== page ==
Power to order the taking a deposition is clearly conferred under Rule 27, F.R.Civ.P., which provides, as stated by the Advisory Committee on Rules, "a simple method of perpetuating testimony in cases where it is usually allowed under equity practice or under modern statutes". (28 U.S.C.A. Rules 17 to 33, p. 353) Abuse of the rule by potential plaintiffs, who might try to use it as a means of discovery to enable them to draw a complaint (see 7 U. of Chi. L.Rev. 321, 15 Tenn.L.Rev. 737, 34 Ill. L.Rev. 1) seems to be avoided by the requirement of Rule 27 that the party seeking the deposition be unable to bring the suit or cause it to be brought. The position of one who expects to be made a defendant is different, and we think that such a defendant should be, and is, entitled to use the Rule, upon a proper showing, to preserve important testimony that might otherwise be lost. (See De Wagenknecht v. Stinnes, C.A.D.C., 102 U.S.App.D.C. 89, 250 F.2d 414, 416-417)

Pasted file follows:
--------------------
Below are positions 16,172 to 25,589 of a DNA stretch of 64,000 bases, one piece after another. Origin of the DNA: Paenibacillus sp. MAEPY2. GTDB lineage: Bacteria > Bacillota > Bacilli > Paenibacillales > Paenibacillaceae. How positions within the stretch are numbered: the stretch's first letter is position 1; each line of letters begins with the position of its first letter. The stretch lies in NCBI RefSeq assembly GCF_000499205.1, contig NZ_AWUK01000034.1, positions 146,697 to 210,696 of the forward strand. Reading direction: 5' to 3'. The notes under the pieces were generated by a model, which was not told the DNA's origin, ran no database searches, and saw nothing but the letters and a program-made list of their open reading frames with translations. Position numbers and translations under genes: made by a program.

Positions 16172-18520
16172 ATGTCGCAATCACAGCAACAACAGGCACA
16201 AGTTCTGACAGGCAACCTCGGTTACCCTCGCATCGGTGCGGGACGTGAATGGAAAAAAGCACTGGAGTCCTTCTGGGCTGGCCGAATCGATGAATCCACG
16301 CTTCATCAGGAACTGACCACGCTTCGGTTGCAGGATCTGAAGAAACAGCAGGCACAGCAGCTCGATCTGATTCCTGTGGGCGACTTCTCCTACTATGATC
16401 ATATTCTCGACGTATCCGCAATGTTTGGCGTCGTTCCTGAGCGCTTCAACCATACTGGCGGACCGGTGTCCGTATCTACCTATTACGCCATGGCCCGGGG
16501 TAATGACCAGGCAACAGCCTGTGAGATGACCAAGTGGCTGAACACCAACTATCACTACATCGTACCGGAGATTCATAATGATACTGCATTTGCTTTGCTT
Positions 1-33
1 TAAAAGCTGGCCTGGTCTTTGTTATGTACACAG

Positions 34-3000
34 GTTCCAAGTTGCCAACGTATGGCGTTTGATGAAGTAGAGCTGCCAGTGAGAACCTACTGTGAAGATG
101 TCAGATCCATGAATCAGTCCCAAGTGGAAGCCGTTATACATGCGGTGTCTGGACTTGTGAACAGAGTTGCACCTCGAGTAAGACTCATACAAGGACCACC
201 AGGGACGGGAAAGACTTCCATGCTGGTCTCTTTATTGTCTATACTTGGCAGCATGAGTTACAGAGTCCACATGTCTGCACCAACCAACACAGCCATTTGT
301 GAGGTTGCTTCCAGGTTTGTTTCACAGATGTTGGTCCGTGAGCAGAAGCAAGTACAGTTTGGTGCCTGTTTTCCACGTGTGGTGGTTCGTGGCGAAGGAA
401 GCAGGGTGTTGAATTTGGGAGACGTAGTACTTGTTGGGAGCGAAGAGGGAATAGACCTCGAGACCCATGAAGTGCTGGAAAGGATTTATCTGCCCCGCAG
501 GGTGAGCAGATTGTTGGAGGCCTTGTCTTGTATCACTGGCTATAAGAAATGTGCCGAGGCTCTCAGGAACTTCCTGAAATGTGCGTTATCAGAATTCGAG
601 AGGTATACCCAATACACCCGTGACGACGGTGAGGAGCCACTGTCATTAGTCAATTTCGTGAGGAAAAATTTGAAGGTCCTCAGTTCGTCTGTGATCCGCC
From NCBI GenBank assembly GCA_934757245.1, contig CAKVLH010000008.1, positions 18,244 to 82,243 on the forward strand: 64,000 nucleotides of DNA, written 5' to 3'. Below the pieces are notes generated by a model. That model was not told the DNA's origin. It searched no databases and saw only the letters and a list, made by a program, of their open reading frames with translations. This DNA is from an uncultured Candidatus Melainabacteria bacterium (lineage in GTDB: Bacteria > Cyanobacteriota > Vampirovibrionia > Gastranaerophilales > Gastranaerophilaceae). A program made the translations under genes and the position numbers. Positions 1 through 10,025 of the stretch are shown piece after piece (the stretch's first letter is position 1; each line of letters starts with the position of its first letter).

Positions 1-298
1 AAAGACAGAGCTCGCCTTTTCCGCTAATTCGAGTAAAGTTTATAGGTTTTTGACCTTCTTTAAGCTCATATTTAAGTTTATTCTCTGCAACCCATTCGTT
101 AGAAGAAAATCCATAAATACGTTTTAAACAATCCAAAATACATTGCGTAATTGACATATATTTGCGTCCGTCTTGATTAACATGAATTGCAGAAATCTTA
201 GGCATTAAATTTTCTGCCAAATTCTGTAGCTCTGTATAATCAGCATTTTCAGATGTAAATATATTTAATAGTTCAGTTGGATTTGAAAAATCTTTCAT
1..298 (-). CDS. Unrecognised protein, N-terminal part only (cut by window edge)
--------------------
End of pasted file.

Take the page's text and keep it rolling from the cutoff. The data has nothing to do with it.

Nor do we think that Rule 27 requires that the inquiry at the deposition be limited to evidence that would be material and admissible in evidence at the trial. We need not and do not decide whether the inquiry can be as wide in scope as is contemplated by Rule 26(b), dealing with depositions in a pending action, as that question is not before us. The inquiry here proposed is narrowly limited, its purpose being to enable Reynolds to discover when relevant physical evidence is likely to be disposed of and lost, and the location of other physical evidence that has been transferred away from appellees' property and thus made less readily available. These inquiries are thus directly related to the discovery of evidence that would otherwise be made unavailable because of action of the adverse party. We know of no good reason why such an inquiry should not be permitted under the circumstances of this case. To permit it is to promote the purpose of perpetuation of testimony; to forbid it would defeat that purpose. The fact that, apparently, no similar request has come before an appellate court is no reason why we should disapprove it now. That something has never been done before is not, in our view, an answer, in law or elsewhere, to a persuasive argument that it ought to be done now.